Teaching robots to be team players with nature

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Newswise – Algal bloom, flock of birds, and swarm of insects. This collective behavior by individual organisms can provide a separate and collective benefit, such as improving reproductive opportunities for successful mating or providing security. Now, researchers have harnessed the self-organizing skills required to reap the benefits of natural swarms for robotic applications in artificial intelligence, computing, search and rescue, and more.

They published their method on August 3 at smart computing.

“Designing a set of rules, once implemented by a swarm of bots, that leads to a specific desirable behavior is particularly challenging,” said corresponding author Marco Dorigo, a professor in the Artificial Intelligence Laboratory, called IRIDIA, from the Université Libre de Bruxelles. Belgium. “The swarm behavior is not a single map with simple rules implemented by individual bots, but results from the complex interactions of many bots implementing the same set of rules.”

In other words, the bots must work together to achieve the overall goal of separate contributions. The problem, according to Dorigo and his co-authors Dr. Valentini and Professor Hamann, are that the traditional design of individual units to achieve a collective goal is bottom-up, requiring trial-and-error improvements that can be costly.

“To meet this challenge, we are proposing a new design approach that is global to local,” Dorigo said. “Our basic idea is to create a heterogeneous swarm using combinations of behaviorally different factors such that the resulting swarm behavior approximates user input that represents the behavior of the entire swarm.”

This configuration involves selecting individual agents with predefined behaviors that researchers know will work together to achieve the target group’s behavior. They lose out on the ability to program individual units locally, but according to Valentini, Hamann and Dorigo, the trade-off is well worth it. They cited the example of a monitoring mission, where a squadron might need to monitor a facility that requires more internal monitoring during the day and more external monitoring at night.

“The user provides a description of the desired swarm assignments as a probability distribution over the space of all possible swarm assignments—more factors indoors during the day, more factors outside at night or vice versa,” Valentini said.

The user will define the target behavior by changing the number and position of the distribution modes, with each mode corresponding to a specific allocation, such as 80% agents indoors, 20% outside during the day, 30% indoors, and 70% outside at night. This allows the squadron to change behavior periodically and independently, predetermined by group modes, as conditions change.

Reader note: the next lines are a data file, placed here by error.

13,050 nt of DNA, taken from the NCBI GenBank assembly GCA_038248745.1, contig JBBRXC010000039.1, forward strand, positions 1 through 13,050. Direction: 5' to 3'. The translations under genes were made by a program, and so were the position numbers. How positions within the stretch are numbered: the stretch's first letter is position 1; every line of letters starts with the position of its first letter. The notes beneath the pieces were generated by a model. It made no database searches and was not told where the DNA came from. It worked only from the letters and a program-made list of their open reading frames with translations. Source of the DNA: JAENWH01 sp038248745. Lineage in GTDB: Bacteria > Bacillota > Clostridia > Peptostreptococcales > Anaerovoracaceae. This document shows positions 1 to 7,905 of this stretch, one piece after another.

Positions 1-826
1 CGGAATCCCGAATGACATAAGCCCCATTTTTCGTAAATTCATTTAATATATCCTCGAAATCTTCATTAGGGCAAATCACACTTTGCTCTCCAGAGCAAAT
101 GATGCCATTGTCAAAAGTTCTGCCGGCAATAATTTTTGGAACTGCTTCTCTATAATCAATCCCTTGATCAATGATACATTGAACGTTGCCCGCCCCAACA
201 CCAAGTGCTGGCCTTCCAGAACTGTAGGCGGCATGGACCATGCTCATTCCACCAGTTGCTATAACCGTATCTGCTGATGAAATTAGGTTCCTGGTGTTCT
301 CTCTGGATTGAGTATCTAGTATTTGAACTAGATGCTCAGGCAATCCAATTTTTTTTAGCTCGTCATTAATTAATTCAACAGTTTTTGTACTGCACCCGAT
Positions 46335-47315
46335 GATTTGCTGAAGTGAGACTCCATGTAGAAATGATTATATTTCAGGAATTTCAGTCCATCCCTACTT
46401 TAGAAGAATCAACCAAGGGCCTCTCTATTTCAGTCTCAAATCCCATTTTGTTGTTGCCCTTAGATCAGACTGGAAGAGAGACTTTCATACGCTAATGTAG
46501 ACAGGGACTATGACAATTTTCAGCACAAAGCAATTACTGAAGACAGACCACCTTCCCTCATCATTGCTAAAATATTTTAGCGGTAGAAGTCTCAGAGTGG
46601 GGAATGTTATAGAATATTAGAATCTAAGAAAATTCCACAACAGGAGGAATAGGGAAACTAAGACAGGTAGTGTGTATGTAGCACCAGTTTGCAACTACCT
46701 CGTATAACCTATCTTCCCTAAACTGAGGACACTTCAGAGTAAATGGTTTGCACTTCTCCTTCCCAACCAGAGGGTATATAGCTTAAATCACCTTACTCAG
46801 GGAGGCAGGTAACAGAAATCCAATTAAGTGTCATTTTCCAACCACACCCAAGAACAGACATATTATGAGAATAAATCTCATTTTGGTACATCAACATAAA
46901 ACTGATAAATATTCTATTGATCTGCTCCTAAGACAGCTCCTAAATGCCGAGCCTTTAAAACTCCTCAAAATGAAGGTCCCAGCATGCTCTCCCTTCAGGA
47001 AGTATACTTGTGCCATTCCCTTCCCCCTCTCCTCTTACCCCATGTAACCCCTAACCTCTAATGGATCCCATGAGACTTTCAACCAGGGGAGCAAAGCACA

“While it is difficult to find the exact control rules for robots so that the swarm behaves as we desire, the desired swarm behavior can be obtained by combining different sets of control rules that we already understand,” Dorigo said. “Swarm behaviors can be engineered microscopically by mixing bots from different pre-defined rule sets.”

This isn’t the first time Dorigo has turned to nature to improve computer science methods. He previously developed an ant colony optimization algorithm, based on how ants move between their colonies and food sources, to solve difficult computing problems involving finding a good approximation of the optimal path on a graph. While Dorigo first proposed this approach to a relatively simple problem, it has since evolved as a way to address a variety of problems. Dorigo said he plans to take the swarm’s methodology in a similar direction.

“Our immediate next step is to validate our methodology across a larger set of swarm behaviors and beyond task assignment,” Dorigo said. “Our ultimate goal is to understand what makes this possible, and to formalize a general theory to allow researchers and engineers to design swarm behaviors without going through a painstaking trial and error process.”

This paper was co-authored by Gabriel Valentini, scientific collaborator at IRIDIA, and Heiko Hamann, professor at the Institute of Computer Engineering at the University of Lübeck, Germany.

This work was partially supported by the European Research Council and the Belgian Foundation for Scientific Research.

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